Medium, the writing platform, recently hosted a competition. The prompt was to describe your ideal writing environment. If you look at Instagram or Pinterest, you can see endless pictures of beautifully arranged workspaces. The wood desk just so, with a new notebook, fresh wildflowers in a jam jar, an antique typewriter or a shiny new Macbook, perhaps some reading glasses and a cup of expensive coffee. You know the kind of thing. In a recent post on Medium, Nicole Bianchi shows us where some famous writers did their work, and adds inspiration on what a writing space should include.

I like to see gorgeous visuals, but my reality is far removed from that.

As I write this, my laptop is set up on the dining room table. Books are piled on the sideboard because the bookcase is crammed with more books, CDs and who knows what else. A vase of orange roses provides a colourful focus, and outside promises an orange/pink sky painted by the setting winter sun.

Sounds lovely, and it is. It’s also untrue.

There’s much more to see, but you would have to tune out the piles of papers and magazines, shoes that should be elsewhere, odd items of clothing and assorted detritus. (And no, I don’t always have roses.) It would require serious wrangling to get a perfectly curated image, which I could then share in the hope of convincing you that not only my desk, but my entire life is beautifully, artfully arranged. An image that whispers,  click the heart and make me feel loved.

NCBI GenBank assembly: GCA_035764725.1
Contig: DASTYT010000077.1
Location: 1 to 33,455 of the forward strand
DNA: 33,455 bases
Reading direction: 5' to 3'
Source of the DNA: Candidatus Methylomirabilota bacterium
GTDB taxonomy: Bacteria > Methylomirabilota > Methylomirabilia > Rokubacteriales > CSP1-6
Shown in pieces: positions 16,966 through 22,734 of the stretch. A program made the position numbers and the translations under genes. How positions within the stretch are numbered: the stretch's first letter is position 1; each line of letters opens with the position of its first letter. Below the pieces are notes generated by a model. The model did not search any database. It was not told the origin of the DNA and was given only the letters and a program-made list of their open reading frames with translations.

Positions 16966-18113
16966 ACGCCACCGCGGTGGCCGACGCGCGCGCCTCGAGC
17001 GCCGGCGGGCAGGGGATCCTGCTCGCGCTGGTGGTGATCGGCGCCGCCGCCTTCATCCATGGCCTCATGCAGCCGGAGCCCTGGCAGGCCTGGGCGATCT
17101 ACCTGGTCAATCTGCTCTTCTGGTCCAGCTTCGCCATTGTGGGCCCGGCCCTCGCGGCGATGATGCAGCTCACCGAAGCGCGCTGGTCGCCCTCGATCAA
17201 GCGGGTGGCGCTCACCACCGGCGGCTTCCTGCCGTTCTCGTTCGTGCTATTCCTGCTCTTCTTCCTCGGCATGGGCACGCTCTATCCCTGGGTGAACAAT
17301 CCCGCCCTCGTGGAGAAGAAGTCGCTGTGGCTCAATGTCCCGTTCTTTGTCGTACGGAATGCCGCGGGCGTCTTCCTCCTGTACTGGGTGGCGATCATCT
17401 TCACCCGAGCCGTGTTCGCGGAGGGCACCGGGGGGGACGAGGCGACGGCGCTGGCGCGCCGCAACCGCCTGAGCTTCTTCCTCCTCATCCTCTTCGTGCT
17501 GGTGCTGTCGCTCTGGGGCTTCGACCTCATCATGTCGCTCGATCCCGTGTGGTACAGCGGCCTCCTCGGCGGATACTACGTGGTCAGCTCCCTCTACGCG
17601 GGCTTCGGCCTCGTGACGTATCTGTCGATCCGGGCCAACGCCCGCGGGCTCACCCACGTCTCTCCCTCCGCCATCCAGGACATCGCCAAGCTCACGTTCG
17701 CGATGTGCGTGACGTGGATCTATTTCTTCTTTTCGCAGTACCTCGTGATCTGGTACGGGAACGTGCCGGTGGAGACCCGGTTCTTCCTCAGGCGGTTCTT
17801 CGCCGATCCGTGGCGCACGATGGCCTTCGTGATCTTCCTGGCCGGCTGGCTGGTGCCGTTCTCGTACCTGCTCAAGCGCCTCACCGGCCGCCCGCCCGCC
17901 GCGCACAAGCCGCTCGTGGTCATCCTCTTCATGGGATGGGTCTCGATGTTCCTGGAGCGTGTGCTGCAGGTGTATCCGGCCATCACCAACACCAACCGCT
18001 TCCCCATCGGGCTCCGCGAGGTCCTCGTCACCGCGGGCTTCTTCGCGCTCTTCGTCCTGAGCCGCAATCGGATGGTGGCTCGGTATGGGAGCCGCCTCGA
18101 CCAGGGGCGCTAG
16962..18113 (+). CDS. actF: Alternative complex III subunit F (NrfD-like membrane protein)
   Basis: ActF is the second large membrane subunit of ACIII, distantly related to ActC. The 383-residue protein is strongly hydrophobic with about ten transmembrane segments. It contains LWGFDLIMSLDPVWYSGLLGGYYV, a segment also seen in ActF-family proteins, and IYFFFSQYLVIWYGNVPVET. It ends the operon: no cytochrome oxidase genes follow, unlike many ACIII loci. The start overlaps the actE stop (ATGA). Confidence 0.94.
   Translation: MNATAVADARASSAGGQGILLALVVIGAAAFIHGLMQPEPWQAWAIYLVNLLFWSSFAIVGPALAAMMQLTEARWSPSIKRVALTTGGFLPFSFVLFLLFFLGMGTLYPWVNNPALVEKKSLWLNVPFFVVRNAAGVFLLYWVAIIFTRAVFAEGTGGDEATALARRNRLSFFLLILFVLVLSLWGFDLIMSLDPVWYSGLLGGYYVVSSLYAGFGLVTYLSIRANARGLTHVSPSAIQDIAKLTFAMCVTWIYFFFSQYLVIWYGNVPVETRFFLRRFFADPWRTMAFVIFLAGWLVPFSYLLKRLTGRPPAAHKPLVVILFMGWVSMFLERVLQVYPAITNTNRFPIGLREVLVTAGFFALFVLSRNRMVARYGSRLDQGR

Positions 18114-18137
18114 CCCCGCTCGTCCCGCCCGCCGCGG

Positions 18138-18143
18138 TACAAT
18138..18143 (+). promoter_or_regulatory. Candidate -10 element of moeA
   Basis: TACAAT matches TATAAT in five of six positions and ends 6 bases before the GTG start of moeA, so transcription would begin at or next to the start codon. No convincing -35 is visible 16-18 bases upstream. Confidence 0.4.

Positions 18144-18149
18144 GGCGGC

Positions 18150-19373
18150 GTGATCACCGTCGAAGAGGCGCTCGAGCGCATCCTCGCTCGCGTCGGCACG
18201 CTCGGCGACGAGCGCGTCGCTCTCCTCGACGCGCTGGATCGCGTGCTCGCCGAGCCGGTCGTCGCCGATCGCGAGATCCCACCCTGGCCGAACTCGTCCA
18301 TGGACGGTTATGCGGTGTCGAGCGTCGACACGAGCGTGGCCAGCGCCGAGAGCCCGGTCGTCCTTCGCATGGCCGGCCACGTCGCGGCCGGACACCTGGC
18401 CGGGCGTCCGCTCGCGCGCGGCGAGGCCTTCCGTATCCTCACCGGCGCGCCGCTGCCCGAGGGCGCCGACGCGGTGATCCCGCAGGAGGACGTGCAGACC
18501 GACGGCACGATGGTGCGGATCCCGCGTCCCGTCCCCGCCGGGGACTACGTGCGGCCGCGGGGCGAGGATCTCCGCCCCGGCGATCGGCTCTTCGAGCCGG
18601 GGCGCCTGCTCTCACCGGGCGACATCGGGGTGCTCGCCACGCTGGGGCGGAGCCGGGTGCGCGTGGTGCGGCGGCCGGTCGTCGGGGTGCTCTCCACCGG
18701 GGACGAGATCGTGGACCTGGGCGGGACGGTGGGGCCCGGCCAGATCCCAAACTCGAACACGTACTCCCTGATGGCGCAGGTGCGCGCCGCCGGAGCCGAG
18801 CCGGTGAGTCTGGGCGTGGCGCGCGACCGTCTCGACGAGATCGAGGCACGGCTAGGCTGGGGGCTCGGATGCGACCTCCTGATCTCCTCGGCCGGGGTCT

I wrote before about wrestling beauty from a cluttered reality by focussing on what matters. Still, there is no doubt that I find ordered spaces tranquil and calm, and surely that releases energy to spend on creating things? Well, yes, and no. If I have to spend an hour clearing up before I start work, it will never get done. My brain will be hijacked by a hundred thoughts, resentments and distractions, and why can’t he hang it up? I’ve asked him a thousand times, so sick of being taken for granted…

And just like that, writing vanishes in a cloud of righteous procrastination.

The whole picture is one truth, and the edited highlights are another version of the truth. Maybe my untidy room is the first draft of the perfect writer’s haven. Here’s another truth.

My ideal place to write isn’t a tangible reality. Although, a corner of the spare bedroom might one day become that haven. First I’d have to tidy stuff, move other stuff, buy a desk… Maybe next year, when I can summon enough energy to go to IKEA. And then assemble the desk.

Instead, I think of my ideal writing space as a state of mind.

My mind needs to settle, cast off the mundane, edit out the noise. Like a deep pool, it requires stillness. Only then can I see past the surface, clear to the bottom. Only then can my characters reveal themselves and come to life, beckoning me on so that I can follow, hoping my fingers can capture their adventures.